In 2016, the School of Modern Languages celebrated the 25th anniversary of its signature Language for Business and Technology (LBAT) summer work/study abroad programs. Now, the School has further strengthened the opportunities available to students by reintroducing LBAT programs in Peru and Senegal for summer 2017. In total, the School is sending more than 175 students abroad this summer to study in seven different languages. Program locations include China, Ecuador, France, Germany, Japan, Latvia, Lithuania, Mexico, Peru, Russia, Senegal, South Korea, and Spain.
The program is designed for students that have reached an intermediate level of language proficiency. LBATs are faculty-led immersion experiences, taught abroad in the target language that allows participants to significantly improve their language skills while providing an opportunity for in-depth understanding of the culture, history, and current affairs of the other country and its people. These programs guide students to identify and assess problems with a critical eye to the distinctive cultural roots and conditions from which they arise.
Language development is focused on stretching students toward advanced, professional-level interaction, and many students follow their LBAT experience with an internship abroad or exchange semester abroad. A number of past participants have gone on to work internationally after graduation. As one alumna put it, “The LBAT thoroughly prepared me to handle working in foreign languages and alongside people from all over the world.”
“The applied language focus of the LBAT programs at Georgia Tech is what truly sets them apart from other programs and why LBAT consistently attracts students from a wide cross-section of Georgia Tech majors,” said Modern Languages Chair Anna Westerstahl Stenport.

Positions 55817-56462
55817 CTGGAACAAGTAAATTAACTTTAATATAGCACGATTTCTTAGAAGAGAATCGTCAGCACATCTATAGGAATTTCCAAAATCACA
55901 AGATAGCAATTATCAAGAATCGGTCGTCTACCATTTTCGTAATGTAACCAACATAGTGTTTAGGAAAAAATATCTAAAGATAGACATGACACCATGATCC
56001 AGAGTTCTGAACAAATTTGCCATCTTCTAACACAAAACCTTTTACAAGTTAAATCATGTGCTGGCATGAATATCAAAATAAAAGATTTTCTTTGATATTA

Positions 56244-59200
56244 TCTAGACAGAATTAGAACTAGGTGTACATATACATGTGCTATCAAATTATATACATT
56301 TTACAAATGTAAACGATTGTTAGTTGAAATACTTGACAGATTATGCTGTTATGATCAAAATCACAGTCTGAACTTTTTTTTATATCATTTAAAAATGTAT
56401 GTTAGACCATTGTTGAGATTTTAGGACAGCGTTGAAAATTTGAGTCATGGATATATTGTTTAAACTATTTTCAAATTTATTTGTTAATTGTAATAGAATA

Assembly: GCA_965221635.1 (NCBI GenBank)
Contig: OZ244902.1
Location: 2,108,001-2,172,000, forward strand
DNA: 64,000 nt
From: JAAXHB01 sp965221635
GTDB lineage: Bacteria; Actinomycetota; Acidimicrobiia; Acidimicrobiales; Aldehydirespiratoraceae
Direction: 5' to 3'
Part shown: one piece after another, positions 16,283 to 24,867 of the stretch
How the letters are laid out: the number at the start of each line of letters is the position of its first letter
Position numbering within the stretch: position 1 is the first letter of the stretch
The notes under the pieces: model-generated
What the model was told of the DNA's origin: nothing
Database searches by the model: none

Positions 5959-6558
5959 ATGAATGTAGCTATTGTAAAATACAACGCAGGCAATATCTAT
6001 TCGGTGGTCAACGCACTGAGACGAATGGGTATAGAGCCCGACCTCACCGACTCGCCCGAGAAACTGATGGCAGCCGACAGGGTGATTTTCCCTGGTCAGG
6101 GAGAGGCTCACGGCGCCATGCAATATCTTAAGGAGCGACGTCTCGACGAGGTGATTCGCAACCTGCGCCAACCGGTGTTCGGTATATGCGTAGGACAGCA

While taking into account the very different cultural contexts in which these programs operate, all of the programs share a similar structure that includes intensive coursework and research; professional site visits; fieldwork projects; expert speakers; and cultural excursions integrated with course content, and a technical language and understanding that is inherent in Ivan Allen College of Liberal Arts which houses the School of Modern Languages.
Business and technology are examined from an interdisciplinary perspective as students explore how these issues have been shaped by the host country’s unique historical development, its law, its politics, its environmental concerns, and its own intercultural tensions and international relations.
Students develop greater comfort, confidence, and facility in using the language to debate controversial issues, interview professionals face-to-face, conduct fieldwork, deliver professional-level presentations, and engage with local professionals in various fields.
“The Ivan Allen College School of Modern Languages at Georgia Tech is proud of the rich history of the LBAT programs and is excited to prepare the next generation of global citizens,” Stenport said.
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